Review: Kingston A2000 M.2 SSD After A Year

I finally got myself a Solid State Drive. It’s very late in the SSD game, I know and even I’m surprised I haven’t upgraded till now since most of my everyday life revolves around my PC. I usually don’t try to change things unless they’re broken so up until 2020 I’ve been using an HDD (Hard Disk Drive). Early 2021 the conditions were right for an upgrade. 1) My OS drive, a Samsung 1TB HDD, started making clicking noises and an ever changing Current Pending Sector Count (whatever that is) and 2) I’ve found an SSD that I can afford.

I got the Kingston A2000 1TB NVMe SSD for $110. Relatively cheap when most other M.2 drives of the same spec go for around $160 or more, like the ADATA XPG or the Samsung EVO Plus.

Kingston A2000 Performance: SSD vs HDD

I know an SSD would definitely be faster but I just want to know by how much. Was I missing out a lot all those years? Not an in-depth test but below are the things that matter to me:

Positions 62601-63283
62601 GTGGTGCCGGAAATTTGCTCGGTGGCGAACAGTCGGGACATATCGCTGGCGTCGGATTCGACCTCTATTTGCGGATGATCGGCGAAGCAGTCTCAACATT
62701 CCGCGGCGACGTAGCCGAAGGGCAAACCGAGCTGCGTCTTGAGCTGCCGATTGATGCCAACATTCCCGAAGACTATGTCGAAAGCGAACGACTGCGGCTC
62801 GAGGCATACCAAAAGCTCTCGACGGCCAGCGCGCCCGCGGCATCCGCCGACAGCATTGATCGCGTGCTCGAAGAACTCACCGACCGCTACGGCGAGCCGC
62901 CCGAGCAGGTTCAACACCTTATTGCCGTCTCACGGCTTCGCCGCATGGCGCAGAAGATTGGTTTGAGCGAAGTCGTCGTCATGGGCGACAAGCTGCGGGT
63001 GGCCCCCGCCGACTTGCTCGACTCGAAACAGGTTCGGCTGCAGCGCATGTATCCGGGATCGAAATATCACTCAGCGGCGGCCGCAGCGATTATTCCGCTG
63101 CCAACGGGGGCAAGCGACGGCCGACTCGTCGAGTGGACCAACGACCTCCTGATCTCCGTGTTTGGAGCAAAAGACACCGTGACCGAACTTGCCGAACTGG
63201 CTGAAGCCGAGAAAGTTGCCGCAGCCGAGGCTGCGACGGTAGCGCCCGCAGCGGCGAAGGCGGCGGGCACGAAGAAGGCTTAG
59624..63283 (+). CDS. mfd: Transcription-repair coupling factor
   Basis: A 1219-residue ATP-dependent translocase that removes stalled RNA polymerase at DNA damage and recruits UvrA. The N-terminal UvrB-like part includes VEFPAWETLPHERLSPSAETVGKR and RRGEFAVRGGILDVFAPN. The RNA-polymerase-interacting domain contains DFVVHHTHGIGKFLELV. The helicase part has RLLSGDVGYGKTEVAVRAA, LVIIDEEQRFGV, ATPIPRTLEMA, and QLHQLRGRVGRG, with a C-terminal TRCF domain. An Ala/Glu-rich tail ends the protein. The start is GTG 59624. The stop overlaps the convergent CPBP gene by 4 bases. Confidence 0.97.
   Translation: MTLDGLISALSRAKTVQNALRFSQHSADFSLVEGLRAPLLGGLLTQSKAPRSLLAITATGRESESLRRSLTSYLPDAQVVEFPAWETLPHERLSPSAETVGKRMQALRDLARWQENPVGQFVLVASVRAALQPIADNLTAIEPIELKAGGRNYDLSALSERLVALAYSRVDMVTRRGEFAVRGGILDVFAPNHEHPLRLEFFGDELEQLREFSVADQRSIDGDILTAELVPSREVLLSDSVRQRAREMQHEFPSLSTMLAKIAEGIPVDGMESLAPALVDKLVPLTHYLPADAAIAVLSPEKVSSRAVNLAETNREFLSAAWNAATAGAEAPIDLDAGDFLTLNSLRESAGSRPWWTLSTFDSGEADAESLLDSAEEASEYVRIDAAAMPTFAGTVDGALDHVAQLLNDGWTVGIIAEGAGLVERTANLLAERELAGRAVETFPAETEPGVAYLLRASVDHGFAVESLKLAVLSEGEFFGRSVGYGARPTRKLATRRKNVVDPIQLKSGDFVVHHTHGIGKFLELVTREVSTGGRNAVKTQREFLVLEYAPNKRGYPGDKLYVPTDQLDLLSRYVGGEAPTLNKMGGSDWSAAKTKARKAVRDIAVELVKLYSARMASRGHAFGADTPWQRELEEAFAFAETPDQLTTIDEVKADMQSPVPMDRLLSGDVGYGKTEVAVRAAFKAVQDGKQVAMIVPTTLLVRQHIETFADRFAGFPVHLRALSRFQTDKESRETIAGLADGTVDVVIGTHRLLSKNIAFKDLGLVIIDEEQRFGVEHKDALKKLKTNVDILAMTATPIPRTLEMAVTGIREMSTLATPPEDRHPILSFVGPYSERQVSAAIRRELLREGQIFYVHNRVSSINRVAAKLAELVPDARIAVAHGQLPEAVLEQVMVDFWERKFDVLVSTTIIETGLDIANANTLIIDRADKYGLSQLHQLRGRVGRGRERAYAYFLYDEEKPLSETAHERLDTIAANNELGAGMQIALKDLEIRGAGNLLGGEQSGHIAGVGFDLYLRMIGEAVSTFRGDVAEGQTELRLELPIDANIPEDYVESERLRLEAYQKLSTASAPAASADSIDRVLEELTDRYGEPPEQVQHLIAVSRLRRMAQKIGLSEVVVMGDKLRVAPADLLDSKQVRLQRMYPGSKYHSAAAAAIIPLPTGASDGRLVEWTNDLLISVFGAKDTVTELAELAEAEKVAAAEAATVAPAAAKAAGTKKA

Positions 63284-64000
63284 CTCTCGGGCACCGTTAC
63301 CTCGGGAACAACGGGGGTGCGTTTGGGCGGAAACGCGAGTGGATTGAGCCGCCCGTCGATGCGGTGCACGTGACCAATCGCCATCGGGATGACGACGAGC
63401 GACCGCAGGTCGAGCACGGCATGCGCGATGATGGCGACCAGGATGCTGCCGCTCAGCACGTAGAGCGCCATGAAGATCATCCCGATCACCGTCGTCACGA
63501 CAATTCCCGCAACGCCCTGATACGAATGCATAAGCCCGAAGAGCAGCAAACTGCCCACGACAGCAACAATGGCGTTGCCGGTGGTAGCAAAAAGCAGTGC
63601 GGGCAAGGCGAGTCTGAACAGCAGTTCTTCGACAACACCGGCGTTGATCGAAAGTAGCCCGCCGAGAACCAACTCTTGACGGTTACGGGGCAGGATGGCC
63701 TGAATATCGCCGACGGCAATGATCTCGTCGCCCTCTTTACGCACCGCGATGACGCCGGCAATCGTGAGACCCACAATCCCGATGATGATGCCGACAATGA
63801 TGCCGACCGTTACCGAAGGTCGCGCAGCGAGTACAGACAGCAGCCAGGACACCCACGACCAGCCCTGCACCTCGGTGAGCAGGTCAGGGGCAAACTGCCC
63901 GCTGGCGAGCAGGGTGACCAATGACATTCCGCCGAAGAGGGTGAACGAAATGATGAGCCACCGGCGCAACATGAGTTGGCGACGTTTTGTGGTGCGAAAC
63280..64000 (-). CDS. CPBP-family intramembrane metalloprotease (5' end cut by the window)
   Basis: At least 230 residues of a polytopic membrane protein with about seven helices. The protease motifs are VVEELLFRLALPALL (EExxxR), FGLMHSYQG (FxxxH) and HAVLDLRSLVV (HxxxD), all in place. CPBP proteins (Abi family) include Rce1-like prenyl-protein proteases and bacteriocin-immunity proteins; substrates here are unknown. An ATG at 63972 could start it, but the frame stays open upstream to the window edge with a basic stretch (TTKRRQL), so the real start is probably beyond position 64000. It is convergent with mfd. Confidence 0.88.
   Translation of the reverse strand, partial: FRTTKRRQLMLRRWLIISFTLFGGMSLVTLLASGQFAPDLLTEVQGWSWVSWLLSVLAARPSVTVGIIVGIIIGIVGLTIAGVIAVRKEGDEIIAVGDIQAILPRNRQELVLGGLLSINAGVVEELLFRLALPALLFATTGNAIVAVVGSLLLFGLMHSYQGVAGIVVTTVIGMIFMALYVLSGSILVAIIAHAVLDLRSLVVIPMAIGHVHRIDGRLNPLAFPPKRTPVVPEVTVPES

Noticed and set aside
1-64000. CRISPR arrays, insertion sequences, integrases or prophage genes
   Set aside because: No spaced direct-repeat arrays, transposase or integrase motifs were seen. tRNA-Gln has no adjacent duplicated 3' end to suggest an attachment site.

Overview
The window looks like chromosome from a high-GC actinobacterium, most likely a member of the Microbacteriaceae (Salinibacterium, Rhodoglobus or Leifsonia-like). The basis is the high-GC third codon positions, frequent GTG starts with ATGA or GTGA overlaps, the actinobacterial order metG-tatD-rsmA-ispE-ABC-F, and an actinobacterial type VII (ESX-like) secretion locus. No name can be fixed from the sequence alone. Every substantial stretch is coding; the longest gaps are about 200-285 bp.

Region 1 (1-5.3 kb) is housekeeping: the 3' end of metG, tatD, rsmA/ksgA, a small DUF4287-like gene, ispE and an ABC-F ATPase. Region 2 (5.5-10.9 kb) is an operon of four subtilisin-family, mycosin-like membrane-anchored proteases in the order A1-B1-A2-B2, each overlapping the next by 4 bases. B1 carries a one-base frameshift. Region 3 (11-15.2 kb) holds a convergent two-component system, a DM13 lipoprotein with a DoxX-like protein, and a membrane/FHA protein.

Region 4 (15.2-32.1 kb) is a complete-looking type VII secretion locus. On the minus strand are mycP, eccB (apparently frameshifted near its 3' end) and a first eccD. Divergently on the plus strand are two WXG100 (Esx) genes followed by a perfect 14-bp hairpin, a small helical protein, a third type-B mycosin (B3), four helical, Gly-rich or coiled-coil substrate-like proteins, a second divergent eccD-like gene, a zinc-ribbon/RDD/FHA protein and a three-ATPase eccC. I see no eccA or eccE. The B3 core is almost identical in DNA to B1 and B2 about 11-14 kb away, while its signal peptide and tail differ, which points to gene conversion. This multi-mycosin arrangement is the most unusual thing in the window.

HDD: Samsung Spinpoint 1TB 7200rpm
SSD: Kingston A2000 1TB NVMe

Windows 10 Cold Boot 2:28 0:15
Civilization 5 Cold Start 1:30 0:34

Night and day, right? I used to wait about 2-3 minutes for Windows to boot up.

Drive Degradation After a Year?

I got the drive in January 2021 and It’s now January 2022. There’s a difference in the results shown below but nothing that can be felt in actual use. So it’s still all good after a year.

My initial concern on using an SSD is its longevity. Crystal Disk Info indicates the health status of the drive as 99% Good and with a year of use showing 8051 GB Total Host Reads and 8638 GB Total Host Writes.

The Kingston A2000 NVMe SSD is stated to have a life expectancy of 600 TBW or Terabytes Written. In a year I’ve used 8.6 TB so that’s 590 TB more to go or about 60 years! Of course there’s no guarantee of that happening and the drive would wear out exponentially not in a linear fashion. But If I could get 6 more years of use from it then I would consider it worth every penny.